The Fire were able to exploit a pretty sizeable gap on the right side of Kansas City’s defense — first with the combined speed of Joevin Jones and David Accam, then with the technical skill of Harry Shipp. Kansas City’s pairing of centerback-turned-fullback Jalil Anibaba and fullback-turned-centerback Kevin Ellis had trouble dealing with both challenges.*
*For what it’s worth, I believe the reason Vermes has stuck with Ellis in the middle (instead of out right) is because he has the speed to cover for Anibaba — the other way around doesn’t quite work.
You could argue that, if Chicago had a more efficient forward than Guly Do Prado, the game might have gone a different way for the Fire.
Kansas City’s high line (and willingness to push forward on set pieces) can also leave the defense open to counter-attacks.
This should be cause for concern. In case you haven’t watched, D.C. United (Sporting’s opponent this weekend) has the weapons in Chris Rolfe and Fabian Espindola to obliterate a high line (or gap) on the break.
What Roger Espinoza brought back from England
4. A pretty sweet bro-hawk.
3. Increased offensive awareness around the box.
2. The added muscle and strength to stand up to the rigors of bossing a physical midfield.
1. The ability to drop a long-distance diagonal ball like this one:
Espinoza’s been real good at times over the last few games too. For all the doubts surrounding Vermes’ lineup, he’s got two pretty good building blocks in the middle.
Benny Feilhaber’s Almost Assist #2
Yup, that’s a sitter for Dom Dwyer. But, at least he’s getting himself into that position.
Is it time for Tim?
Tim Melia turned in a pretty good game stepping in for the embattled Luis Marin. You can listen to Andy Edwards and I talk about Melia in this week’s episode of Talkin’ Touches. You can also check back in later this week, Melia’s future was a popular question for the mailbag.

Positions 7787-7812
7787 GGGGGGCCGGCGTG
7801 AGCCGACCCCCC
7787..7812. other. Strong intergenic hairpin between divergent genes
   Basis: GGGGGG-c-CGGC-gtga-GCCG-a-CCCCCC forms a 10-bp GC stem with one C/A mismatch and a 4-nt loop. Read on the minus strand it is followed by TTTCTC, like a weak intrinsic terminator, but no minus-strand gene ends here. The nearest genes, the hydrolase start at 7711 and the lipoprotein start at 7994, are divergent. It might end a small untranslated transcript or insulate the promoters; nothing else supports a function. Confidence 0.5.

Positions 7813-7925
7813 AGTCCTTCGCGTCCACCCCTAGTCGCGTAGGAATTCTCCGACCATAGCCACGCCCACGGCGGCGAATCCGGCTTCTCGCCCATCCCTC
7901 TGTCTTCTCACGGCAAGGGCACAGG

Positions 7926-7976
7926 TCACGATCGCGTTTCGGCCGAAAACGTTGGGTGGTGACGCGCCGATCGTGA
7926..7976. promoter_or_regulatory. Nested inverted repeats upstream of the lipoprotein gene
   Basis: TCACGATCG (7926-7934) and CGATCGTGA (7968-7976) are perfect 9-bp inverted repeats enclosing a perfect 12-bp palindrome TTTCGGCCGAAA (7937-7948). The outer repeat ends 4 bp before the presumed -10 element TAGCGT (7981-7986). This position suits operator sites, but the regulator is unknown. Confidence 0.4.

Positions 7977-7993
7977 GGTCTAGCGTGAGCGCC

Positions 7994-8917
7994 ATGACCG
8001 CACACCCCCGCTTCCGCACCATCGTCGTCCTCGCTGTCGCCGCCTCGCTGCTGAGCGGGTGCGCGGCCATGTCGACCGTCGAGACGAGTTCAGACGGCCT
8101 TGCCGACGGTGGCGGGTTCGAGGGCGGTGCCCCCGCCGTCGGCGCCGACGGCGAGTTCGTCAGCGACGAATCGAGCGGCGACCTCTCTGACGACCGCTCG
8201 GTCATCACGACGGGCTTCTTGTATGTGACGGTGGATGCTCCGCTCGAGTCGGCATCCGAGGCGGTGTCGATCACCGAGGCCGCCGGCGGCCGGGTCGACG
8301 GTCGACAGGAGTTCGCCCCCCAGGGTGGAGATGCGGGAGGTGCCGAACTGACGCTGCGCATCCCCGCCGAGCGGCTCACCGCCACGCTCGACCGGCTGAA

Benny Feilhaber’s Almost Assist #3
Why does anyone else on this team take free kicks anymore? (Apologies to Graham Zusi, who is/was also quite good at those.)
Sporting behaving badly?
Chicago wound up drawing the game’s only red card (David Accam’s elbow/petulant push late in the second half), but should Kansas City have drawn one too?
Seth Sinovic (and Vermes) should feel pretty fortunate that referee Jose Carlos Rivero missed Sinovic’s blatant tug on Accam’s jersey in the 62nd minute.
Sinovic was already sitting on a yellow card (for a similiar “this dude is way faster than me so I’m going to mug him to catch up” foul). Not long after this, Amadou Dia came on. (Marcel De Jong has had similar struggles with speed out there.)
Later in the game — the last 15 seconds basically — Chicago had a pretty decent shout for a penalty kick when Matt Besler cleared out Jeff Larentowicz (and the ball) inside the penalty box. I think it was probably a correct no-call, but I’ve seen that tackle called as a foul before in this league. http://i.imgur.com/Jc7we7X.gifv
Benny Feilhaber’s Almost Assist #4
By the way, it’s worth mentioning that last year, only 12 players finished with double-digit assists. If his teammates had connected on the four passes he delivered on a platter against Chicago (and the handful from the Houston, Salt Lake and Philadelphia games), he’d easily ALREADY be in that company.
And yet... even with his teammates missing these good chances, Sporting Kansas City is still among the top goal-scoring teams in MLS.
Imagine what might be possible if/when his teammates can all get on the same page?